The sun was shining, there was a cool breeze, and even better; the weather forecast was calling for in excess of six inches of rain the following day. This would be perfect for the project taking place at Shelby County Detention Center in Memphis, Tennessee. I could hardly contain my excitement as I was about to witness my first institution project as a member of the GreenPrisons team!
In just a couple of hours GreenPrisons CEO Tommy Norris and I would be witnessing the first inmate crew in the country being trained and independently laying Flexi-pave, a porous pavement created by Kevin Bagnall of KBI Industries that resolves flooding and puddling water. The unique nature of the product is found not only in its’ ability to remedy flooding, but also the base material which is made from recycled tires and environmentally friendly propriety adhesive. The flooding to come the following day would allow the ultimate test for the new product. It was to be installed by a crew of six female inmates selected by Deputy Director of Operations Bailey Waits.
If it Sounds Too Good to be True…Is it?
Now about this time the same things are probably running through your mind as mine on this day…a female crew? Laying pavement? While they were obviously chosen based on institution security criteria and policy, one had to wonder if physical strength was somehow associated with the “hand-picked” group. Despite the reassurance from Mr. Bagnall during the planning stages of this project that these women would have no trouble learning or laying this pavement, I had some reservations. Mr. Bagnall went even so far as to say that the crew could be trained and complete the job in somewhere around four hours. This seemed somewhat more difficult to believe, but now, the moment of truth!
The female crew was a group of six average women who would be difficult to imagine on a construction site laying pavement. Mr. Bagnall greeted the female crew and initiated his introduction to training on procedures for mixing and laying Flexi-pave. At first glance the crew appeared unsure and somewhat nervous, but after the short introduction the work commenced and the crew quickly mastered the process. Tools required for the project consisted of a mixer, wheelbarrow, and a few yard tools. The product came in 50lb bags and was easy to transport with the mix consisting of simply adding the non-toxic adhesive to Flexi-Pave, and mixing the materials in a mortar mixer.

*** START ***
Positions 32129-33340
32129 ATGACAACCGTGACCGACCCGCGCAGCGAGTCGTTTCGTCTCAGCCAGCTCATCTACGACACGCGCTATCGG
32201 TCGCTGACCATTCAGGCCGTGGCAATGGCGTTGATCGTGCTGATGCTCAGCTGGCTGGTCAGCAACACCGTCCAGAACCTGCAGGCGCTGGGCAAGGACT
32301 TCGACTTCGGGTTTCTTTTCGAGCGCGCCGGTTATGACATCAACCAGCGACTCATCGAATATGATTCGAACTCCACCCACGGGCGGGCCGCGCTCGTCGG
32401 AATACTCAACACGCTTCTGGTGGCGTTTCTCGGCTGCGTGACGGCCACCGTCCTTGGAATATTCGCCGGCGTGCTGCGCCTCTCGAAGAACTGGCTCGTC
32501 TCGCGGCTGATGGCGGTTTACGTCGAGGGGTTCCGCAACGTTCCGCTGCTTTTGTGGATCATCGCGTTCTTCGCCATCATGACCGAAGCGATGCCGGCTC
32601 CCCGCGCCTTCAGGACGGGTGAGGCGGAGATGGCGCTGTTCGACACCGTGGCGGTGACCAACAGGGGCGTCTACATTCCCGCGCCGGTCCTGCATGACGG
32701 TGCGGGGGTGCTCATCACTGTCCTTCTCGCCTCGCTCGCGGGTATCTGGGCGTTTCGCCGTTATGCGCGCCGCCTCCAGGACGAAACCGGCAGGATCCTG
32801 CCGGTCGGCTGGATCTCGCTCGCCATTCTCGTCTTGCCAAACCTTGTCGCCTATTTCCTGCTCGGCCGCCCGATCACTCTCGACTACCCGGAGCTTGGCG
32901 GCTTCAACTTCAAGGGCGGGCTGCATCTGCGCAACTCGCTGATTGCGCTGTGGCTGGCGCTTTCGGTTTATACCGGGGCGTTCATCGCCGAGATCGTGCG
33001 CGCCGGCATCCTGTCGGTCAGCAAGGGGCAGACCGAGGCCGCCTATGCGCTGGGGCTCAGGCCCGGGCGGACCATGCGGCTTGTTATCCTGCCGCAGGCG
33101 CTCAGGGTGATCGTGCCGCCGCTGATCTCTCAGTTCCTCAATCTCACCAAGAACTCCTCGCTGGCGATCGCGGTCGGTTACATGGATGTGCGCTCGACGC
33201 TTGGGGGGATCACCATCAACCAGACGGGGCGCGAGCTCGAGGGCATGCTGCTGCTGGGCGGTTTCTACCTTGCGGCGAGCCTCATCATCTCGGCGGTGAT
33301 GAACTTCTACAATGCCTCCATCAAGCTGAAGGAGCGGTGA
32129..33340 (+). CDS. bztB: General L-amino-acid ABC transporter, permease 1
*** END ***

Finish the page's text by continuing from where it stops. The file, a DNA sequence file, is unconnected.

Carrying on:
The Clock was Ticking…
Within 30 minutes of sitting down for training the crew began their initial preparatory work of the first area where the pavement would be laid. The gravel was dropped and the crew wasted no time. After a quick demonstration from the KBI team, the women grabbed their tools and went to work spreading and leveling graveled area which would serve as the base for the Flexi-Pave. As it went down the porous pavement would essentially bond and become one with the gravel base. Once Flexi-Pave was bonded, it formed a hard paved surface that allowed the rain to flow through to the earth.
They Are Really Doing This!
Correctional officers, staff, administration, and even the director came to the work site to watch as the female crew took ownership of their project. Mid-way through the first slab of Flexi-Pave the small crew of six was mixing, dumping, and spreading the pavement independently. They had developed a rhythm and quickly attained the finesse needed to put on the finishing touches smoothing the pavement into a striking finished product. The only question remaining…could they actually meet the four-hour deadline to be briefed, trained, and complete the work presented by Mr. Bagnall?
The second slab of Flexi-Pave went down without a hitch. The crew was really cranking it out and appeared to have worked out all the kinks. The determination of the female crew had gained momentum and did not stop until the project was complete. I looked at my watch. Four hours almost exactly from start to finish this crew had been trained and independently laid two complete and well-finished slabs of Flexi-Pave. Wow!
Off to Work They Go…
Upon return to Operations Deputy Wait’s office, he informed us of two requests from the city of Memphis to complete projects with the material in the downtown area and local city park. The Shelby County Detention Center had not only embraced an environmentally friendly product which would further enhance sustainability efforts within their own institution, but they had now been sought after to work within and assist their local community! The thought that it could not get any better than this was certainly in my mind as we went to debrief the small female crew on the events of the day.